Genealogy Blogging Beat – Thursday, 11 February 2016

Feb 11, 1963. Beginning on this date, Julia Child demystified French cooking and entertained viewers as “The French Chef” on WGBH-TV, Boston, MA. The show was a great success in syndication on PBS stations, and Child filmed 200 programs— always with her trade-mark trilling voice and at times slapping around the poultry— signing off with a cheery “Bon appétit!” Child’s show, along with her book Mastering the Art of French Cooking (1961, authored with Simone Beck and Louisette Bertholle), are credited with awakening Americans to the joy of continental cuisine.

Feb 11, 1963. Beginning on this date, Julia Child demystified French cooking and entertained viewers as “The French Chef” on WGBH-TV, Boston, MA. The show was a great success in syndication on PBS stations, and Child filmed 200 programs— always with her trade-mark trilling voice and at times slapping around the poultry— signing off with a cheery “Bon appétit!” Child’s show, along with her book Mastering the Art of French Cooking (1961, authored with Simone Beck and Louisette Bertholle), are credited with awakening Americans to the joy of continental cuisine.


Today is Thursday, 11 February 2016, and here is what’s available in terms of genealogy blogging and other related events in the Genealogy Blogging world:

Genealogy Blogging Items of Note

  • Today: Edison Day, “The French Chef ” Television Debut – Anniversary, and White Shirt Day.

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Genealogy Blogging Beat – Wednesday, 10 February 2016

Feb 10, 1824. A day to remember Samuel Plimsoll, “the Sailor’s Friend,” a coal merchant turned reformer and politician, who was elected to the British parliament in 1868. He attacked the practice of overloading heavily insured ships, calling them “coffin ships.” His persistence brought about amendment of Britain’s Merchant Shipping Act. The Plimsoll Line, named for him, is a line on the side of ships marking maximum load allowed by law. Born at Bristol, England; died at Folkestone, England, June 3, 1898.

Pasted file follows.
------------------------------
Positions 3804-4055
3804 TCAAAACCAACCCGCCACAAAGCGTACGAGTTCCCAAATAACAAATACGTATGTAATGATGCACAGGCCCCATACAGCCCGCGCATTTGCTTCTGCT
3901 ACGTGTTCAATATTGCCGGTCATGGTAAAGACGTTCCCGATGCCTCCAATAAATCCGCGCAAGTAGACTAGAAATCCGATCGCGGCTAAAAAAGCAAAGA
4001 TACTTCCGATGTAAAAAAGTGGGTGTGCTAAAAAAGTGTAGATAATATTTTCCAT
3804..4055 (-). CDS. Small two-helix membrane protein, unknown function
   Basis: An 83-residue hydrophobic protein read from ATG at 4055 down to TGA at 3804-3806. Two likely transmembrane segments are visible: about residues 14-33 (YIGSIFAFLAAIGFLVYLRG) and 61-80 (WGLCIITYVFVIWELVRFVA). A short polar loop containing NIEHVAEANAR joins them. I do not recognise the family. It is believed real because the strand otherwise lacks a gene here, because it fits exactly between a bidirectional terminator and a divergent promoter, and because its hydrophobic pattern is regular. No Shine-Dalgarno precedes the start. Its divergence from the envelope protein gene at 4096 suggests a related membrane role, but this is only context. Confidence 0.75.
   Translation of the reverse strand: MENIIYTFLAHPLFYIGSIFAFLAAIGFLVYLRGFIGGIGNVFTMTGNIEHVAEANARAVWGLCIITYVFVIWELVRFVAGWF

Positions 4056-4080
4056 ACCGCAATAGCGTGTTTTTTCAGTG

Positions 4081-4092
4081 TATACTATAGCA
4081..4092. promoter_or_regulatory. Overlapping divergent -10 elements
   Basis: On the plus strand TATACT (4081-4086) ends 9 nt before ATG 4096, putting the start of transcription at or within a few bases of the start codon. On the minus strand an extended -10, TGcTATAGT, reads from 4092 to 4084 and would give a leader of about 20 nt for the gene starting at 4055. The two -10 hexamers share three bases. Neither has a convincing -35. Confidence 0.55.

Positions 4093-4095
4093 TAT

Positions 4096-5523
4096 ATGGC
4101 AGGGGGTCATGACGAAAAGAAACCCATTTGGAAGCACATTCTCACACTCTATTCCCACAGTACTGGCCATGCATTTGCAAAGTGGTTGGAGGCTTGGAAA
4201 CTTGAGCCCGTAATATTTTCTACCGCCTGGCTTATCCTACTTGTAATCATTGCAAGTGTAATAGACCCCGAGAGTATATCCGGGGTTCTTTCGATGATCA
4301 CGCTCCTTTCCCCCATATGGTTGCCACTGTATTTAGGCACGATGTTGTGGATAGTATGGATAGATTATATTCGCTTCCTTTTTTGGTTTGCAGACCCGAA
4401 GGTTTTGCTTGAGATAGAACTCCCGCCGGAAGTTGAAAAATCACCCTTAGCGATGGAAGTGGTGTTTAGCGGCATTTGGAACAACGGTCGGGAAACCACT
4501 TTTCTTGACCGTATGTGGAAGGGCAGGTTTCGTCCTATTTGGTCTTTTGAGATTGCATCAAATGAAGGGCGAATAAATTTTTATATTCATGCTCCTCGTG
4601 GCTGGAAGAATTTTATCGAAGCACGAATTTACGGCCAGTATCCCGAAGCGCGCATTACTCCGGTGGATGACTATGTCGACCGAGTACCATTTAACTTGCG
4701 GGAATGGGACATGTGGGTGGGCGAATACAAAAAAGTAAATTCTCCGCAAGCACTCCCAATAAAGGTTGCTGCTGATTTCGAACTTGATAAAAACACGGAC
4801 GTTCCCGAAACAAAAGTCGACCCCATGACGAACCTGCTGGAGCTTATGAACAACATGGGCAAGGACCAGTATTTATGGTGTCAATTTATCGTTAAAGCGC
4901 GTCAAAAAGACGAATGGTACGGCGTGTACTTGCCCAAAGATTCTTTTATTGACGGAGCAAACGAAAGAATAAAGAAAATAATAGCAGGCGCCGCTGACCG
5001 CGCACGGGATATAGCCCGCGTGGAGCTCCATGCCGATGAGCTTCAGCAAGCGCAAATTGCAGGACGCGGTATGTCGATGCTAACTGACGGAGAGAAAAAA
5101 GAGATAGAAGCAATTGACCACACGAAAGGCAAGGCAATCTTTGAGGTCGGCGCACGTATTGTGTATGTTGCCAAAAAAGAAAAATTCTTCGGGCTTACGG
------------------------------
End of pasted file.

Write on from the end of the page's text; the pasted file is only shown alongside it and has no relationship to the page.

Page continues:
Feb 10, 1824. A day to remember Samuel Plimsoll, “the Sailor’s Friend,” a coal merchant turned reformer and politician, who was elected to the British parliament in 1868. He attacked the practice of overloading heavily insured ships, calling them “coffin ships.” His persistence brought about amendment of Britain’s Merchant Shipping Act. The Plimsoll Line, named for him, is a line on the side of ships marking maximum load allowed by law. Born at Bristol, England; died at Folkestone, England, June 3, 1898.


Today is Wednesday, 10 February 2016, and here is what’s available in terms of genealogy blogging and other related events in the Genealogy World:

Genealogy Blogging Items of Note

  • Today: Ash Wednesday, Plimsoll Day (UK), and Treaty of Paris Ends French and Indian Wars – Anniversary.

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Genealogy Blogging Beat – Tuesday, 9 February 2016

Feb 9, 1964. British pop phenomenon The Beatles began the “British Invasion” of America with their appearance on America’s top television variety show. They performed five songs before a screaming studio audience of 728. The estimated viewership for that night’s show was 73 million people— making it the most-viewed US TV program in history up to that time.

Feb 9, 1964. British pop phenomenon The Beatles began the “British Invasion” of America with their appearance on America’s top television variety show. They performed five songs before a screaming studio audience of 728. The estimated viewership for that night’s show was 73 million people— making it the most-viewed US TV program in history up to that time.


Today is Tuesday, 9 February 2016, and here is what’s available in terms of genealogy blogging and other related events in the Genealogy Blogging world:

Genealogy Blogging Items of Note

  • Today: The “Beatles” Appear on the Ed Sullivan Show – Anniversary, International Pancake Day, Mardi Gras, Paczki Day, and Shrove Tuesday.

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